In 2005, Ken Franklin recorded a falcon stooping at a top speed of 389 km/h (242 mph).


The peregrine falcon feeds almost exclusively on medium-sized birds such as pigeons and doves, waterfowl, songbirds, and waders. This falcon tends to nest on tall buildings or bridges, and these urban dwelling birds subsist mostly on different pigeons. Worldwide, it is estimated that between 1,500 and 2,000 bird species (up to roughly a fifth of the world’s bird species) are predated somewhere by these falcons.

In North America, prey has varied in size from 3 g (0.11 oz) hummingbirds (Selasphorus and Archilochus ssp.) to a 3.1 kg (6.8 lb) sandhill crane (killed in Alaska by a peregrine in a stoop), although most prey taken by peregrines weigh from 20 g (0.71 oz) (small passerines) to 1,100 g (2.4 lb) (such as ducks and gulls).

Illustration by John James Audubon

The peregrine falcon takes the most diverse range of bird species of any raptor in North America, with more than 300 species having fallen victim to the falcon, including nearly 100 shorebirds. Smaller hawks and owls are regularly predated, mainly smaller falcons such as the American kestrel, merlin and sharp-shinned hawks.

In urban areas, the main component of the peregrine’s diet is the rock or feral pigeon, which comprise 80% or more of the dietary intake for peregrines in some cities. Other common city birds are also taken regularly, including mourning doves, common wood pigeons, common swifts, northern flickers, common starlings, American robins, common blackbirds, and corvids (such as magpies or carrion, house, and American crows).

Other than bats taken at night, the peregrine rarely hunts mammals, but will on occasion take small species such as rats, voles, hares, shrews, mice and squirrels. Coastal populations of the large subspecies pealei feed almost exclusively on seabirds. In the Brazilian mangrove swamp of Cubatão, a wintering falcon of the subspecies tundrius was observed while successfully hunting a juvenile scarlet ibis. Insects and reptiles make up a small proportion of the diet, which varies greatly depending on what prey is available.


The peregrine falcon is sexually mature at one to three years of age, but in larger populations they breed after two to three years of age. A pair mates for life and returns to the same nesting spot annually. The courtship flight includes a mix of aerial acrobatics, precise spirals, and steep dives. The male passes prey it has caught to the female in mid-air. To make this possible, the female actually flies upside-down to receive the food from the male’s talons.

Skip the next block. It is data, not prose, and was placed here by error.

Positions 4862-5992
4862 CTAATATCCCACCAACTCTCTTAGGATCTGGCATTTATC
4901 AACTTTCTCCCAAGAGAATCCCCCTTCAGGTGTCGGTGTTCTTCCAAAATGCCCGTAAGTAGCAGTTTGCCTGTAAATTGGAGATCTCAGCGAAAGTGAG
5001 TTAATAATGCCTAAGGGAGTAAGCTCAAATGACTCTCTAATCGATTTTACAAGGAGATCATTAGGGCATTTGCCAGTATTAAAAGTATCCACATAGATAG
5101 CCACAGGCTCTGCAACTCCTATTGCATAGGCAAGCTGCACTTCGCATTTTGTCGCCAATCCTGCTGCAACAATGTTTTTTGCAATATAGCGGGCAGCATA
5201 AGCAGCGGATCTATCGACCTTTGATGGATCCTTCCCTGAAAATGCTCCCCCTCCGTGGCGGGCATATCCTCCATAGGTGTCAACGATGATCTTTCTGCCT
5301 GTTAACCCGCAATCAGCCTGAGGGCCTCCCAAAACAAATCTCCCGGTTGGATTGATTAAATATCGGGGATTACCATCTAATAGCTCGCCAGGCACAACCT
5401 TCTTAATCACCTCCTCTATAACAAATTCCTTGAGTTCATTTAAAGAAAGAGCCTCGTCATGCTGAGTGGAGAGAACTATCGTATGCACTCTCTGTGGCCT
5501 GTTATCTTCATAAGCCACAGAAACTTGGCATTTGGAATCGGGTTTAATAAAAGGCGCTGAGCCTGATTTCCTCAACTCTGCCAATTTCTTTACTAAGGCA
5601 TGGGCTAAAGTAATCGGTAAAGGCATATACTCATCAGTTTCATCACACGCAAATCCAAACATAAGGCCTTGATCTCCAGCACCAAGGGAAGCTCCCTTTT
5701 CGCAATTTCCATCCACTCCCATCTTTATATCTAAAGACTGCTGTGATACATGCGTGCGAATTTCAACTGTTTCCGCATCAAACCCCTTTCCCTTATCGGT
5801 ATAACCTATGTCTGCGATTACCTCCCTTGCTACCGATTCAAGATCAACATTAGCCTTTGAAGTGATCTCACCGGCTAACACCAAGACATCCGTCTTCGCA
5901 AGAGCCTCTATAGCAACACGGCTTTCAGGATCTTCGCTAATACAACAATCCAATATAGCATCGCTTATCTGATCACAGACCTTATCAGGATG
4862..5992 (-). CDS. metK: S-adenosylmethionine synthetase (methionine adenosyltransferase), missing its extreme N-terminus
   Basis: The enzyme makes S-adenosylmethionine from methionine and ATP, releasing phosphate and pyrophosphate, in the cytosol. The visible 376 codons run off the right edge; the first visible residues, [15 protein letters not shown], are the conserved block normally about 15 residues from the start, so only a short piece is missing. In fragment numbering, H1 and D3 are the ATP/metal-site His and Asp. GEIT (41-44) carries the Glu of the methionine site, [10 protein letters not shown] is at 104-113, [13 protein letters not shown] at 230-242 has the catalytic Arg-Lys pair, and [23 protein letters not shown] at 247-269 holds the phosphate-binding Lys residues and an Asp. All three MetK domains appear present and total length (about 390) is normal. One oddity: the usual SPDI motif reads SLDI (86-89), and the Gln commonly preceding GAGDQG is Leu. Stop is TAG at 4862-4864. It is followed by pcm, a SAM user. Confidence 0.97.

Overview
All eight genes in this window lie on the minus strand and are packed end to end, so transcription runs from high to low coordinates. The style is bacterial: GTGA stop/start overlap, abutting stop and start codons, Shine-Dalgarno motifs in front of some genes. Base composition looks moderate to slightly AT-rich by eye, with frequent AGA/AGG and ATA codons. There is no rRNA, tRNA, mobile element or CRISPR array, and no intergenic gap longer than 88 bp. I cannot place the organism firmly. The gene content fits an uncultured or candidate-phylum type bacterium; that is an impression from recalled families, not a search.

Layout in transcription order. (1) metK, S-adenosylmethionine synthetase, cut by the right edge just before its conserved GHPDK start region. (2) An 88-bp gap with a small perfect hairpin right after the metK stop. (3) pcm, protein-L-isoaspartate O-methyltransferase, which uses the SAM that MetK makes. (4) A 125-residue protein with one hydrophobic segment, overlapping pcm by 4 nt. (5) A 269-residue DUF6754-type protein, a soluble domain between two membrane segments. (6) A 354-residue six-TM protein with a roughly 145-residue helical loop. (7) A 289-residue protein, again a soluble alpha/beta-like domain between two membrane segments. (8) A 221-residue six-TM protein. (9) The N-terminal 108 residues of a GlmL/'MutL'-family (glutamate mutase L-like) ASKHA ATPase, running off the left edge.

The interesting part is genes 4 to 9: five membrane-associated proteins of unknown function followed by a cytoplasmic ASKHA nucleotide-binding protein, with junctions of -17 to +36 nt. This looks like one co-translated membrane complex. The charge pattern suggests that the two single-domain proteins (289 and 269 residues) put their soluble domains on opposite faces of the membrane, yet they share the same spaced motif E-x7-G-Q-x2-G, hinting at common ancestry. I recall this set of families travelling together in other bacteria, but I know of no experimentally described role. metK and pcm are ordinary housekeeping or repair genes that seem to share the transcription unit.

During the breeding season, the peregrine falcon is territorial; nesting pairs are usually more than 1 km (0.62 mi) apart, and often much farther, even in areas with large numbers of pairs. The distance between nests ensures sufficient food supply for pairs and their chicks. Within a breeding territory, a pair may have several nesting ledges; the number used by a pair can vary from one or two up to seven in a 16-year period.

The peregrine falcon nests in a scrape, normally on cliff edges. The female chooses a nest site, where she scrapes a shallow hollow in the loose soil, sand, gravel, or dead vegetation in which to lay eggs. No nest materials are added. Cliff nests are generally located under an overhang, on ledges with vegetation. South-facing sites are favoured.

In some regions, as in parts of Australia and on the west coast of northern North America, large tree hollows are used for nesting. Before the demise of most European peregrines, a large population of peregrines in central and western Europe used the disused nests of other large birds.

In remote, undisturbed areas such as the Arctic, steep slopes and even low rocks and mounds may be used as nest sites. In many parts of its range, peregrines now also nest regularly on tall buildings or bridges; these human-made structures used for breeding closely resemble the natural cliff ledges that the peregrine prefers for its nesting locations.